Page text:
The toilet cistern, or the tank, is the part of your toilet that you may never notice, or think about, until a problem occurs. Typically the cistern, which stores water to be used when you flush your toilet, is mounted directly onto the toilet bowl, but it may also be concealed or connected by a pipe and mounted on the wall.
A cistern has several parts inside, each with a specific task. The flushing mechanism, which is usually a lever or a push-button, is located on the outside of the cistern and is connected to a chain inside. The other end of this chain is connected to a flush valve, which is typically located on the bottom of the cistern. There is also a float, which is a ball-shaped device connected to an arm. The float is attached to a fill valve which is connected to the water supply line. When you flush your toilet, all of these parts act to send the waste out of your toilet and refill it with fresh water.
When you press the flushing mechanism, the chain attached to it lifts the flush valve, which opens a drain that allows the water to empty from the tank into the toilet bowl and into the siphon hole which is located in the toilet bowl drain. This creates a drawing effect, sucking both the water and the waste down the drain and out of your toilet bowl.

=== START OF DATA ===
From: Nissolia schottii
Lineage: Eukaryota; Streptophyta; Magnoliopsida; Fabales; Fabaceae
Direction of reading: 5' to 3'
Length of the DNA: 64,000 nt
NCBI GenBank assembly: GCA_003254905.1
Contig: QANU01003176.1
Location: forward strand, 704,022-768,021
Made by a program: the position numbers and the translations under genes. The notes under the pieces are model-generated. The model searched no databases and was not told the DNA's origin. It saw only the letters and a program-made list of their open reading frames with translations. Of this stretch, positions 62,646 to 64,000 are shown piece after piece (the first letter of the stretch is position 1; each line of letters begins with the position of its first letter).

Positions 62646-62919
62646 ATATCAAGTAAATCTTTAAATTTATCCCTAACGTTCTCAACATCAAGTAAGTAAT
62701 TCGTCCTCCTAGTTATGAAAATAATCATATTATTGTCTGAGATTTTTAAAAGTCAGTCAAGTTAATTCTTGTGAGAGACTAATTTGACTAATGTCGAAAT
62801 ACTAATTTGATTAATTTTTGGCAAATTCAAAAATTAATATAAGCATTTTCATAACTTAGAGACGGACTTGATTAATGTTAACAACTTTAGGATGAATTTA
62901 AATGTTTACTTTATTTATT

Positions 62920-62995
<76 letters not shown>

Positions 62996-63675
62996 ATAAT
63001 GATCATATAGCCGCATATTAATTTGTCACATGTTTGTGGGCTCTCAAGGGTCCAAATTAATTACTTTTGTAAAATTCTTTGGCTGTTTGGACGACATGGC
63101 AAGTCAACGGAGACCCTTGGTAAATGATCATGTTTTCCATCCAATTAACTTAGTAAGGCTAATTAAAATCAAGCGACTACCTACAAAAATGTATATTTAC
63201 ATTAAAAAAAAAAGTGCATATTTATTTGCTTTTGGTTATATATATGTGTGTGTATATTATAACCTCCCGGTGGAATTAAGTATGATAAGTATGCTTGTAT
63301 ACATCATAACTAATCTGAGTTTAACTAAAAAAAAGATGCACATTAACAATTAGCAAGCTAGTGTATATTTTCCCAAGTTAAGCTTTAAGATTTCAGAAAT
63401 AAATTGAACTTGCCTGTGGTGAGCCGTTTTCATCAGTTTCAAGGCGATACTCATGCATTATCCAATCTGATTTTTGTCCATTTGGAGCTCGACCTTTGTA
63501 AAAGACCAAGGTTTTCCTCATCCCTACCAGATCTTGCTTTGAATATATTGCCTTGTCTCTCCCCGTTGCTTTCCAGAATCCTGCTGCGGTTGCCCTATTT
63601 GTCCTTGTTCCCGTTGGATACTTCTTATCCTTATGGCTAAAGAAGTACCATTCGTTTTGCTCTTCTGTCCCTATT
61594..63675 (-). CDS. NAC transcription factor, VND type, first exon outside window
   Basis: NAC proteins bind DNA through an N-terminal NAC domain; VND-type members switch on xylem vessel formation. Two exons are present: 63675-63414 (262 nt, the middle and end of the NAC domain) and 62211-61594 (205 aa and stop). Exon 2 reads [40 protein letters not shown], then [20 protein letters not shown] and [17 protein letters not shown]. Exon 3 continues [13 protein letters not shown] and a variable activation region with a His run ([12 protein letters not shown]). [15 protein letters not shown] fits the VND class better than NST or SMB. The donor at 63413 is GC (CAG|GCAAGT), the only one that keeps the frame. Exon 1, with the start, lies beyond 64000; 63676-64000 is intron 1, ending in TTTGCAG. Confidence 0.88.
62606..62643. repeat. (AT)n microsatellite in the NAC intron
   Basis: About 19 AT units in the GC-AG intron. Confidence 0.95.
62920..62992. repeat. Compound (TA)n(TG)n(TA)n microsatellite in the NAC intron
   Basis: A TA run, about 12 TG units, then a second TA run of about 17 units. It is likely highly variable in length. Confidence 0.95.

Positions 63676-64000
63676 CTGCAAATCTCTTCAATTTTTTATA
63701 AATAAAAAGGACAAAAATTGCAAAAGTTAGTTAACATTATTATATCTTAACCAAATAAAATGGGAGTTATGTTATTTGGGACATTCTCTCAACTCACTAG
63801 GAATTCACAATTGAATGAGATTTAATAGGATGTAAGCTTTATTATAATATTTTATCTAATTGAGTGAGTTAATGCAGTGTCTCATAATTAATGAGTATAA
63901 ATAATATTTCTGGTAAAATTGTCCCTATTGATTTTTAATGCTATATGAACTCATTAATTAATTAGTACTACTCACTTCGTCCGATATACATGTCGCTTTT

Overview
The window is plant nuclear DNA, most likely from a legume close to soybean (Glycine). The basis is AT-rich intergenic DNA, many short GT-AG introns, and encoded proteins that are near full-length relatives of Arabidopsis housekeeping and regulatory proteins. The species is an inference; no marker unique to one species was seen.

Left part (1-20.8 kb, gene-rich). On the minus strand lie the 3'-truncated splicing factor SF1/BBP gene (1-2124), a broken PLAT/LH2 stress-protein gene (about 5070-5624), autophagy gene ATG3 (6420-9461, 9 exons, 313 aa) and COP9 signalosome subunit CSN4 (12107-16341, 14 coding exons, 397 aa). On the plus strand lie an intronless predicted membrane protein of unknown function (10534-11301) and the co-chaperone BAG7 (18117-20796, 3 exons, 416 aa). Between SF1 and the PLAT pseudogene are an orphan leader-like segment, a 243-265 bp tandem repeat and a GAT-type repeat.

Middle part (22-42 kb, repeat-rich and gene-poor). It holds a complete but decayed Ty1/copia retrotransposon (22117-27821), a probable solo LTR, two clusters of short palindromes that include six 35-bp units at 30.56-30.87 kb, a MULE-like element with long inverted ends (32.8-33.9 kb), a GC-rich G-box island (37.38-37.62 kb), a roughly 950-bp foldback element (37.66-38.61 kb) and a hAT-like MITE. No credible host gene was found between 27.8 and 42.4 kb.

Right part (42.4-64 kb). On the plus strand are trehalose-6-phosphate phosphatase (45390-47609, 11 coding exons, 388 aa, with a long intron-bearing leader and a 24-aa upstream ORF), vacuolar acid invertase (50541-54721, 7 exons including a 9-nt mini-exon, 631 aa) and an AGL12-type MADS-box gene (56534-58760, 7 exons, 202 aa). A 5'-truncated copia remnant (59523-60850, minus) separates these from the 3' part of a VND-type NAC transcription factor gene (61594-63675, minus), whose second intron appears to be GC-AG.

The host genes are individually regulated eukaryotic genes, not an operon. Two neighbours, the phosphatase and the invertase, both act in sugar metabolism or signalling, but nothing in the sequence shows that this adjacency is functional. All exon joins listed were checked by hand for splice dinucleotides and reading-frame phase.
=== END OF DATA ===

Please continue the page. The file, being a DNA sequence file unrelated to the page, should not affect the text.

Once the cistern has emptied its store of water to flush away the waste in your toilet, the flush valve falls over the drain hole once more. As this happens, the loss of water from the initial flush makes the float drop down, activating the filler valve it is attached to. Water then flows through the supply line and back into the tank, raising the float. When the float, which rests on top of the water, reaches the top of the tank, the filler valve shuts off and your toilet is ready for the next flush.
A variation on the standard cistern is a dual-flushing cistern, which is designed to save water by giving you the option of flushing either all or part of the water stored in the toilet cistern. Dual flush systems have two flushing mechanisms. One is used to flush the toilet fully, as you would with a standard toilet, and the other flushes only half the water from the cistern. The half flush is ideal when flushing fluid waste, where the full tank of water isn’t needed to ensure it goes down into the drain.